16 January 2012

Melanzane and Zucchini Lasagna

A is for aubergine, e can mean eggplant which is the more common American name for the same vegetable and m is the beginning of the Italian word for melanzane. You know, that purple skinned vegetable that is oh so versatile and oh so abundant for a good portion of the summer. Now that it's winter and some ex pats living in Italy started a group a while back, to share recipes and food ideas, tips and tricks, they have put together a little challenge to share some recipes amongst ourselves and for us to share with you. I made this dish a couple of time this summer out of necessity, but never quite got around to posting it or actually coming up with a definite recipe. It is probably more suited to late summer when your garden and the market have an explosion of these three vegetables, that in my mind, go together like a three way blind date, eggplant, zucchini, and tomatoes.  Whoa, I think I might be digressing. 
This holy trinity of veggies turn up in a number of dishes and so I have turned it into a definitely crowd pleaser, lasagna.  With a bit of grilling, which in the summer you might even have your grill up and running for some other type of meal in mind, you could maximise the use of your coals and get these ready for another dish for the next day even. I make use of a Rowenta electric grill that grills both sides of medium thick aubergine and zucchini slices and needs next to no oil to get them soft and flavorful with those great grill lines. I go the easy route in the summer using a ricotta and Parmesan cheese mixture, although you could easily make a bechamel sauce and layer them up and away you go. I made one version with some sauteed porcini mushrooms and that added another great dimension to the lasagna. Like most great lasagna, the flavors improve after sitting a day as they have time to settle in and mingle. I think you can easily get away with canned tomatos instead of fresh in the winter and one friend asked about using reconstituted dried eggplant. I think they would work just fine, although she never did get back with me and say how it worked out.  I like the grilling of the veggies for the smoky flavor, but also it seems to use less oil with out compromising any flavor. If you think your veggies are too dry, them by all means drizzle a bit of extra virgin oil over your veggies as you layer them up. If this is not for you this winter then I recommend you book mark it for next summers abundance and tell me what you think after giving it a go.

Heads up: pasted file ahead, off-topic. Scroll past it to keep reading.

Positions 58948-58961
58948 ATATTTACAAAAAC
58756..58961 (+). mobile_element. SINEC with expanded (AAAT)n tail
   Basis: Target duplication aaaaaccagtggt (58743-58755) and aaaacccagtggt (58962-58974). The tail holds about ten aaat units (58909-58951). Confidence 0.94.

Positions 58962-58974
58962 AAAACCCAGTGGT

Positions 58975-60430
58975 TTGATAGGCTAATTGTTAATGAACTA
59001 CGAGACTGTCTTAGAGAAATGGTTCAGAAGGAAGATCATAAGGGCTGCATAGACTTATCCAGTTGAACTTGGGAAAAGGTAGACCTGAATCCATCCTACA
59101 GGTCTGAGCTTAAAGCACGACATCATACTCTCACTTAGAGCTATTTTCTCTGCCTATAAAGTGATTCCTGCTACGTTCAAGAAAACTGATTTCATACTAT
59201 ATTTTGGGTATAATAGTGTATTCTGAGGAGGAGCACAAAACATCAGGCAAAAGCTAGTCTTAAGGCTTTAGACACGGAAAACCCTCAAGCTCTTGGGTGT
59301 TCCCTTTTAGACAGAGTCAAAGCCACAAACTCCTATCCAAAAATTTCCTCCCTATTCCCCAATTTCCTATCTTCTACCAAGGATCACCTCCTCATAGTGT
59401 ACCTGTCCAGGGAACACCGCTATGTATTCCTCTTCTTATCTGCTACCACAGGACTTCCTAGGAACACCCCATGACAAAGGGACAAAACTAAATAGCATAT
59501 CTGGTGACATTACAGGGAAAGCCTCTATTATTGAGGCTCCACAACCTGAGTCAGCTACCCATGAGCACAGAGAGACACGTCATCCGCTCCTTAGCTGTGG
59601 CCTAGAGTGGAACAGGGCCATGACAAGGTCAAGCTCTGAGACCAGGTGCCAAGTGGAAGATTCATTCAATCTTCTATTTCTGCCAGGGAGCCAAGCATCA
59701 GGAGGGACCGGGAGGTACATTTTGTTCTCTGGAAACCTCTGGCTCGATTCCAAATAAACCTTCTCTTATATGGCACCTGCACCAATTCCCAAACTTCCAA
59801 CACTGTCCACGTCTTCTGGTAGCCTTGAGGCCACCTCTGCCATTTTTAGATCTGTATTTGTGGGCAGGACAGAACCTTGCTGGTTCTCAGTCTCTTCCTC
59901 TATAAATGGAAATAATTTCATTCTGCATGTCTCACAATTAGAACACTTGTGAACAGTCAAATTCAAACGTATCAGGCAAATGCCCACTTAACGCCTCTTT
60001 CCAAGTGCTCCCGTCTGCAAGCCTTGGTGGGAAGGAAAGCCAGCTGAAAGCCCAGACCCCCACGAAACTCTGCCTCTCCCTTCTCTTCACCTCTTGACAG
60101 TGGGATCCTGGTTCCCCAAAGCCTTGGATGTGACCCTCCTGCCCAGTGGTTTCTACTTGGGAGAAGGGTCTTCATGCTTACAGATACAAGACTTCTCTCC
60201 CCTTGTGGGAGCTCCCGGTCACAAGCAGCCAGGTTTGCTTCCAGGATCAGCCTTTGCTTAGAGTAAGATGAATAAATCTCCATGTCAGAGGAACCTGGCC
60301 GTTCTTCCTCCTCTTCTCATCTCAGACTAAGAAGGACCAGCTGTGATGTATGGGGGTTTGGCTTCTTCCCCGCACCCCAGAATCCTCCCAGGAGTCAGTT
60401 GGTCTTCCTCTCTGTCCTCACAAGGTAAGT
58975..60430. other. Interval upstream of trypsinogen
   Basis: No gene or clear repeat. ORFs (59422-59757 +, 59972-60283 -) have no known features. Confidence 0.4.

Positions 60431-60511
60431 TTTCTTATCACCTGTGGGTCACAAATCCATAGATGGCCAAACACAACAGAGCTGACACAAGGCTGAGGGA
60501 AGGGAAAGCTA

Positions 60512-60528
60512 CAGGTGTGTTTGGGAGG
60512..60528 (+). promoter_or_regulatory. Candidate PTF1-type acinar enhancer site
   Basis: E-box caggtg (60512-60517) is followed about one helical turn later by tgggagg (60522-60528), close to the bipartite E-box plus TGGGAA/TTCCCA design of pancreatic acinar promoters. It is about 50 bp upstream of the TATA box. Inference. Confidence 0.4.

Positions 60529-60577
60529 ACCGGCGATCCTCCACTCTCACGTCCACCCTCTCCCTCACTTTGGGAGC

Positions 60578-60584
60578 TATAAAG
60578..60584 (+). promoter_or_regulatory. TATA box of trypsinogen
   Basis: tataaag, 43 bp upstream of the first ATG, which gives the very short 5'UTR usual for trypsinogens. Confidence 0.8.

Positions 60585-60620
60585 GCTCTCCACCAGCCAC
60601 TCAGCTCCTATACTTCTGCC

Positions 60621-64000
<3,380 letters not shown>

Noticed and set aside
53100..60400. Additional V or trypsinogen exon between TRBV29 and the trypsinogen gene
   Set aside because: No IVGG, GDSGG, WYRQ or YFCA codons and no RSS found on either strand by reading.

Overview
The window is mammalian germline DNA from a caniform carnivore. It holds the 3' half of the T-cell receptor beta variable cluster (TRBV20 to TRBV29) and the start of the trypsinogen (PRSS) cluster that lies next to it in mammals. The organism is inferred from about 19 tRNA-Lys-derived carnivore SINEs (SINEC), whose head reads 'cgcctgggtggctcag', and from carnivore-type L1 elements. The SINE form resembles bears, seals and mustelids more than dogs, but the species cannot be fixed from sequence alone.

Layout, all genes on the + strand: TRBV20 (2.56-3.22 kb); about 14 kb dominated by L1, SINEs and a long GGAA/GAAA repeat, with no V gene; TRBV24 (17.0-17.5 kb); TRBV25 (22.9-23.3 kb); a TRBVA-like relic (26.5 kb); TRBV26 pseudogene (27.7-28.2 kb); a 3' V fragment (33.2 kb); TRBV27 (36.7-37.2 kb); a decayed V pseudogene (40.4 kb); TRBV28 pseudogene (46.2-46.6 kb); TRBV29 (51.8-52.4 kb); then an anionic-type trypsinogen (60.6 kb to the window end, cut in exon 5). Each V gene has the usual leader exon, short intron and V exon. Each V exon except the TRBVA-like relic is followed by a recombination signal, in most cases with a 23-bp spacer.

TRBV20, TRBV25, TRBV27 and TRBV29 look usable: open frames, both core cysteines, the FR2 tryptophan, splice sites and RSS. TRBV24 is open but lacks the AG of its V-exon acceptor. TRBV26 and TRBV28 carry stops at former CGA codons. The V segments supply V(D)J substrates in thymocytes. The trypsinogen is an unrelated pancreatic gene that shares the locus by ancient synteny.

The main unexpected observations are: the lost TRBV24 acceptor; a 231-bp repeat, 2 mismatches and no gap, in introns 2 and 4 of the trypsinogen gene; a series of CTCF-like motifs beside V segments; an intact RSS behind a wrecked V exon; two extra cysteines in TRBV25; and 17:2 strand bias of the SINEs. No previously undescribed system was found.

Melanzane (Eggplant/Aubergine) and Zucchini Lasagna


2 large eggplant/aubergine/melanzane, peeled and sliced lengthwise in medium thick slices,
2-4 large zucchini
4-6 large tomatoes, fresh or a large can of crushed or diced tomatoes
Basil, handful fresh,
1 large or 2 medium eggs500g (2-12 oz containers) Ricotta
200g (1c ) Parmesan or other hard grating cheese, and a bit more for topping
1/4 t or less nutmeg, fresh gratedSalt and pepper
Hot red pepper

Feel free at add any tidbits of goat or other flavorful cheese you might have kicking around begging to get used up. This recipes lends it self to much variation.

Wash and prepare your vegetables, slicing them lengthwise so the are about 1/4"/1/2cm thick. Heat your grill up and begin grilling your vegetables, while you prepare the remainder of your ingredients.
Wash and pat dry the basil and cut up into thing strips, or if you prefer, tear into bite size bits
In a bowl, mix together the ricotta, egg and Parmesan cheese. Add a few good gratings of nutmeg.
Season the cheese mixture with salt, pepper and a pinch of hot pepper.
Take a 9"x13"pan, or something equivalent, and grease with olive oil or or line with baking paper, like I do for an easy clean up.
Drizzle a bit of olive oil and begin you vegetable layering with grilled slices of aubergine laid singly sibe by side to cover the bottom and cover with a single layer of the zucchini, sprinkling a bit of salt and olive oil if you haven't seasoned the vegetables while grilling. Spread 1/3 to half of the
ricotta mixture over they layered vegetables. Cover the cheese, with a single layer of sliced tomatoes or part of your crushed tomatoes, sprinkle some salt over and scatter about 1/3 of the fresh basil. This is not a super tomatoey saucy version, so it doesn't have to be a solid layer of crushed tomatoes, but a solid layer of sliced tomatoes is good. 
Continue layering 2 more times if you have enough ingredients ending with the tomatoes as the top layer. Try to use the last of your basil under the tomatoes for the top layer so it doesn't burn. Sprinkle a light layer of parmesan on top. 
Cover loosely with another layer of paper and aluminum foil. Try to keep above the top so it doesn't stick to the top layer.  
Bake in a preheated 350*/190* for 30 minutes. Remove the aluminum foil and bake a few minute langer till bubbly and the top browned up.
Let the lasagna rest 10 minutes before cutting and serving.

Usually even more flavorful the second day. You make it one day ahead before cooking.


bellini said...

Such a healthy version of lasagna packed with flavour!!!

Bella Baita View said...

Thanks Belli, try it, I think you'll like it.

Sarah in deepest darkest Lomellina said...

Sunday lunch- Sorted!

Looks great and might stop me doing my usual Sunday afternoon "fall asleep in a dribbling heap of too much carbohydrate" thing.

Bella Baita View said...

Thanks Sarah, that gave me a good chuckle for the morning.

Tuscany Villas said...

Thanks for sharing yuuummy Melanzane and Zucchini lasagna.

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